To connect to the AREDN network, a supported WiFi router or access point is reflashed with custom AREDN firmware and then aimed at another nearby node. AREDN nodes will automagically recognize each other and link up when in range. The AREDN firmware handles the routing of traffic to other nodes and services within the accessible portion of the network.
What AREDN is NOT
AREDN is not a replacement for commercial Internet services, nor does it (normally) provide general Internet access. It's not a way to check your GMail or Yahoo mail, watch YouTube, browse CNN, stream SiriusXM, update Microsoft Windows, or post to your Facebook, Twitter, Mastodon, or OnlyHams feed. You may recognize many of the applications and web-based services that do work and might be hosted within the AREDN network, but they're (generally) not communicating with the public Internet. Only users within the mesh can access these services.
The AREDN network does not have the capacity to handle general-purpose, unrestricted Internet access, much of which would likely occur over encrypted protocols which are not permitted on a Part 97 network anyway. General-purpose Internet access is outside the scope and spirit of the AREDN network and the amateur service, and RATS WAN gateways will not normally provide this functionality.
RATS Participation in AREDN
In late 2019, RATS installed a 3-sector, 5 GHz AREDN mesh node at our repeater site in Chesterfield County. At the time, several other AREDN nodes were operating from sites in downtown Richmond, northwestern Hanover, and eastern Henrico County. This network made possible, for the first time in our area, the long-distance transport of data over amateur frequencies at broadband speeds with low latency. Testing from a privately-owned AREDN node south of Manchester, ping latency to the node in Beaverdam was frequently under 10 milliseconds round-trip.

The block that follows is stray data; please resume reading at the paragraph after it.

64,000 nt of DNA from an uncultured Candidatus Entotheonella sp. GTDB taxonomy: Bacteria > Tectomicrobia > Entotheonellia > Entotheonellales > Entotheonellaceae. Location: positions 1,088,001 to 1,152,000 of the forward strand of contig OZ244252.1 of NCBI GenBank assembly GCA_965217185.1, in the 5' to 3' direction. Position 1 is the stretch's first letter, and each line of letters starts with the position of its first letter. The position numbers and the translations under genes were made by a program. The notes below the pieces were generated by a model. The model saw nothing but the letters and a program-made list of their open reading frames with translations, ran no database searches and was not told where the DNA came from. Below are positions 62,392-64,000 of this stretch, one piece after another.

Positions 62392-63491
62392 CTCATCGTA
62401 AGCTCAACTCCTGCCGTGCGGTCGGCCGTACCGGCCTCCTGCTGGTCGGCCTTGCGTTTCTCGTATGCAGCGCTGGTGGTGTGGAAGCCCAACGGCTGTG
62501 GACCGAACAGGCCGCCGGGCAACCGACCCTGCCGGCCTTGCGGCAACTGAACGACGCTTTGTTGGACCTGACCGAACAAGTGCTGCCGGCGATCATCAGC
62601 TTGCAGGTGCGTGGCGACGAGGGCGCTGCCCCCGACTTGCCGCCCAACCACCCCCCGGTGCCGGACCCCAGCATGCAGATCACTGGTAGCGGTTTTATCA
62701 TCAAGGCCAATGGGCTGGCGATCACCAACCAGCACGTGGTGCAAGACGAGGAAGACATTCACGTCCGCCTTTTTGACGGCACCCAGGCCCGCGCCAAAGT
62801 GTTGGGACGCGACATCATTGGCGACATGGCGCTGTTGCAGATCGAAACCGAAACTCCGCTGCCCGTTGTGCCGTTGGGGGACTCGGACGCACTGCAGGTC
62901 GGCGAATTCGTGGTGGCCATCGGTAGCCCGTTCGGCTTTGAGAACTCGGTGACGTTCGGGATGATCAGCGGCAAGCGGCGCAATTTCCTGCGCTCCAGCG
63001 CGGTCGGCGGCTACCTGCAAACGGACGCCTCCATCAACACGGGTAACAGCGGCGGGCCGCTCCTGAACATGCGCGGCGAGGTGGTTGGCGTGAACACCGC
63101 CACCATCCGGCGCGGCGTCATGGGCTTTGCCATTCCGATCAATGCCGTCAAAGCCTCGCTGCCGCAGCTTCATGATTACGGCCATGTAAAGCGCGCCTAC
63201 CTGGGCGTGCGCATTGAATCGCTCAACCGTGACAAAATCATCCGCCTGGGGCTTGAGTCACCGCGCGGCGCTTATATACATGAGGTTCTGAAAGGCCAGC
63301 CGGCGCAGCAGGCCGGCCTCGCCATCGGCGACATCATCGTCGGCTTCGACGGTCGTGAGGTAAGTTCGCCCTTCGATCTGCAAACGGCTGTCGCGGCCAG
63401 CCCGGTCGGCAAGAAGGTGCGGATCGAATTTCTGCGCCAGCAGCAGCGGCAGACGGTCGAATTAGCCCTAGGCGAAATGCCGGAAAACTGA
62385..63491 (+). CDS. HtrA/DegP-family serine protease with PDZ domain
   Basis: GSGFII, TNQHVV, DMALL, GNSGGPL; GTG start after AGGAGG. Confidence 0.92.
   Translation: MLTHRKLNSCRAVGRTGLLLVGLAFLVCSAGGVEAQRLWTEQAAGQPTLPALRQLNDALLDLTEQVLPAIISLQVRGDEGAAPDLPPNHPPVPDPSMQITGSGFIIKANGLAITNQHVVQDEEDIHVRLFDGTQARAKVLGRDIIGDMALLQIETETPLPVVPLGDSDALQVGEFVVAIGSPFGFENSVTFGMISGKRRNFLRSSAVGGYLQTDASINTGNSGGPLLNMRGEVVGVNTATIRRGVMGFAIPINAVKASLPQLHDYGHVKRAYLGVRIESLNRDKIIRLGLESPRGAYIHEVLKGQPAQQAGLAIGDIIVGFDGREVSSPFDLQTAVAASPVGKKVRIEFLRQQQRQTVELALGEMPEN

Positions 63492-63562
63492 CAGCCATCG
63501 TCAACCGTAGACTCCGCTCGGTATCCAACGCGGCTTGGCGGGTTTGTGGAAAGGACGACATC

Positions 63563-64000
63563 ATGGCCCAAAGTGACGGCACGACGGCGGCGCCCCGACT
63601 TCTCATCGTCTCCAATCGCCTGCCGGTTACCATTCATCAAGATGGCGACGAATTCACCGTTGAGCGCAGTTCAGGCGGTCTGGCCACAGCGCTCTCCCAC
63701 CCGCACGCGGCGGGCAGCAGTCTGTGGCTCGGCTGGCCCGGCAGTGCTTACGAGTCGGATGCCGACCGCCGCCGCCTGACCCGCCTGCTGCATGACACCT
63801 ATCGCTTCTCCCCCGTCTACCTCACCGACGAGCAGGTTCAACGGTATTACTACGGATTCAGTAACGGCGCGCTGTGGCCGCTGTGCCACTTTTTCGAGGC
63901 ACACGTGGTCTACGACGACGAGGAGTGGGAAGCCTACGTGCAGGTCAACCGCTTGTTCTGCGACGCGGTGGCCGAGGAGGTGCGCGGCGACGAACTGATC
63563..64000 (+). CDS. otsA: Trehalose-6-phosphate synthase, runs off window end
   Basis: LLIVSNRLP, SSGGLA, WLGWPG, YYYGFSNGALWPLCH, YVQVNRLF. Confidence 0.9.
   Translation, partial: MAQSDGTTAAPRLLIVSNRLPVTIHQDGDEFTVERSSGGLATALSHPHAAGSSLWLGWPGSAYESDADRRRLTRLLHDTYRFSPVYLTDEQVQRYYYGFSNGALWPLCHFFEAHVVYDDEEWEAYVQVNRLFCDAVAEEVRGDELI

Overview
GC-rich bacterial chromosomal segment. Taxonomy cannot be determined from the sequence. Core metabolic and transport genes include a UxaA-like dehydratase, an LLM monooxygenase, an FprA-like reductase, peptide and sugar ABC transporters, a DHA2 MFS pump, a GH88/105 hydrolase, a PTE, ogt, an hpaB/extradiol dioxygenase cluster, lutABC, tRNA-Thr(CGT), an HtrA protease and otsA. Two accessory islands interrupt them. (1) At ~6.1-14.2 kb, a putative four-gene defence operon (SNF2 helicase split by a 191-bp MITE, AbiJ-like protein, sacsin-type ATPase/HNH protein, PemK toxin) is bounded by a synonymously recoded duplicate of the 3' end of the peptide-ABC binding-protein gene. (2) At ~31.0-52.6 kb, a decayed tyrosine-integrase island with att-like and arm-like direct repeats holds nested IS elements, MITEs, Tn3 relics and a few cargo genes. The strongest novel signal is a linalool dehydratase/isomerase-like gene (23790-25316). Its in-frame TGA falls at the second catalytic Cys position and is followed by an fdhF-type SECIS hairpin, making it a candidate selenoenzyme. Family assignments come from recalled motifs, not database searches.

The RATS AREDN project stalled between 2020 and 2022 and many of the
previous nodes are now offline, but the main 3-sector site in
Chesterfield County remains on the air and ready for other nodes to link
up. A group of local AREDN enthusiasts are working to restore service from one of the previous nodes in downtown Richmond. The group plans to continue earlier work on an AREDN backbone across the metro area, with an emphasis on service to the City of Richmond and the counties of Hanover, Henrico, Chesterfield, and New Kent. This backbone will provide several high-visibility sites to serve as easy targets for users with modest masts and rooftop antennas. Field deployable AREDN network kits are also being built, which can provide local network services for special events and emergency response activities, with or without access to the RVA AREDN backbone.
The current Chesterfield
node is situated 200 feet up our tower and represents a tremendous asset
to the amateur community. RATS will continue to operate and maintain the W4RAT-MIDL node in Chesterfield, and in the future the club may make additional investments in the technology.
Programming note: On August 26, 2023, the RATS AREDN nodes switched from 5 MHz to 10 MHz channels. This will be the standard channel width for the RVA AREDN system moving forward. This change has been made to accommodate newer radios which do not support legacy 5 MHz channels.